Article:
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SEC Nominee Treads Cautiously on Question of Takeover Rules

July 23, 1987|OSWALD JOHNSTON | Times Staff Writer

WASHINGTON — David S. Ruder, the Reagan Administration's choice to be the new chairman of the Securities and Exchange Commission, got a skeptical hearing Wednesday from a Senate committee that is pushing for new legislation to limit hostile corporate takeovers--legislation that Ruder said would be largely unnecessary.

But after two hours of questioning by the Banking Committee, it appeared certain that the panel would recommend that the full Senate confirm Ruder, 58, a professor of business law and a former dean of the Northwestern University law school.

Sen. Donald W. Riegle Jr. (D-Mich.), one of his toughest questioners, went out of his way to declare that he would vote to confirm. Committee Chairman William Proxmire (D-Wis.), a leader in the drive to impose new regulations on the securities industry, said he was sure Ruder would meet "no trouble either in this committee or the Senate."

The committee scheduled a vote on Ruder next Tuesday and a vote by the full Senate could come later in the week.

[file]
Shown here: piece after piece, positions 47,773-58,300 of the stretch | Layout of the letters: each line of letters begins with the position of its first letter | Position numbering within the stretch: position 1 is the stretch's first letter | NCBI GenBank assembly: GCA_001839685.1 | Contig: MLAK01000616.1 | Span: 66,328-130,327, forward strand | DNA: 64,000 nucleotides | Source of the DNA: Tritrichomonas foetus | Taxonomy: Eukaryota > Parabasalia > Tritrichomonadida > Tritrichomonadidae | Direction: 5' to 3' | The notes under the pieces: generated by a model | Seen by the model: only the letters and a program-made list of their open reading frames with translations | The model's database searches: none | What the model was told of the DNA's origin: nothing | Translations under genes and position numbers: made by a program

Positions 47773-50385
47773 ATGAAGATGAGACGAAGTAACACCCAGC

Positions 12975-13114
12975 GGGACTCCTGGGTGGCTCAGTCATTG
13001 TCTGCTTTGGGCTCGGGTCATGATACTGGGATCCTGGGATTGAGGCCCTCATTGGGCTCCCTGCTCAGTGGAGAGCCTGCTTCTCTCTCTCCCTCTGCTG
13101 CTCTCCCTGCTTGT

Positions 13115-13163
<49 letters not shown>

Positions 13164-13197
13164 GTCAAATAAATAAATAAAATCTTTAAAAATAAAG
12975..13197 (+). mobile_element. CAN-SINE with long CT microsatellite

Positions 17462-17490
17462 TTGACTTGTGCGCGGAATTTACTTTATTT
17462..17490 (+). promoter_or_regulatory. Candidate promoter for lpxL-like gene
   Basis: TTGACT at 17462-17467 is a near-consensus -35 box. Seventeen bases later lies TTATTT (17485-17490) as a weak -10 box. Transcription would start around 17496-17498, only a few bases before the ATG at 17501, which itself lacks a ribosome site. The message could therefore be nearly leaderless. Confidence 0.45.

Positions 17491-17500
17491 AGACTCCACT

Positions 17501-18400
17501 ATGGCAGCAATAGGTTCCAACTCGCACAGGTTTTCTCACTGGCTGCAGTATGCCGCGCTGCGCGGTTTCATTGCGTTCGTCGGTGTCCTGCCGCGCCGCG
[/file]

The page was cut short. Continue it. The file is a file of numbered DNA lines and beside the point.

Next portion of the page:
Proxmire and nine other committee members have introduced legislation to require immediate disclosure to the SEC of the acquisition of as little as 3% of a company's stock. The goal is to force corporate raiders to make their investments public at an earlier stage than is now required.

Ruder for the most part cautiously avoided directly criticizing that proposal, although he said a five-day deadline to register acquisition of 5% of a company's stock would be adequate. Under existing law, investors--regardless of motive--have 10 days to register acquisition of 5% of the stock of any company.

Lowering the 5% threshold to 3% "would increase disclosure obligations (in the securities industry) and would increase the regulatory burden of the commission," Ruder explained. "It would not be useful."

At another point he testified: "By and large, other changes are not needed at this time." He also told the committee that he believes that regulations to police the financial instruments used in leveraged buyouts should be developed by state authorities rather than at the federal level. (A leveraged buyout is the takeover of a company using borrowed funds. Often, the target company's assets serve as security for the loans obtained by the acquirer.)

Ruder also raised committee hackles by expressing the view, widely shared in the Reagan Administration, that shareholders, rather than corporate management or employees, are the main interested parties in takeovers. It is shareholders who own the company, he said, and who "are the properly protected group."

Sen. Terry Sanford (D-N.C.), a sponsor of committee legislation to make takeovers tougher to accomplish, bristled. "I'm disturbed that you take such a narrow view of takeovers," he said. "You seem to believe that if the stockholder gets more money, it's all right."

Proxmire also took issue with Ruder's solicitude for stockholders. "The greatest interest in takeovers is the employees," he declared.

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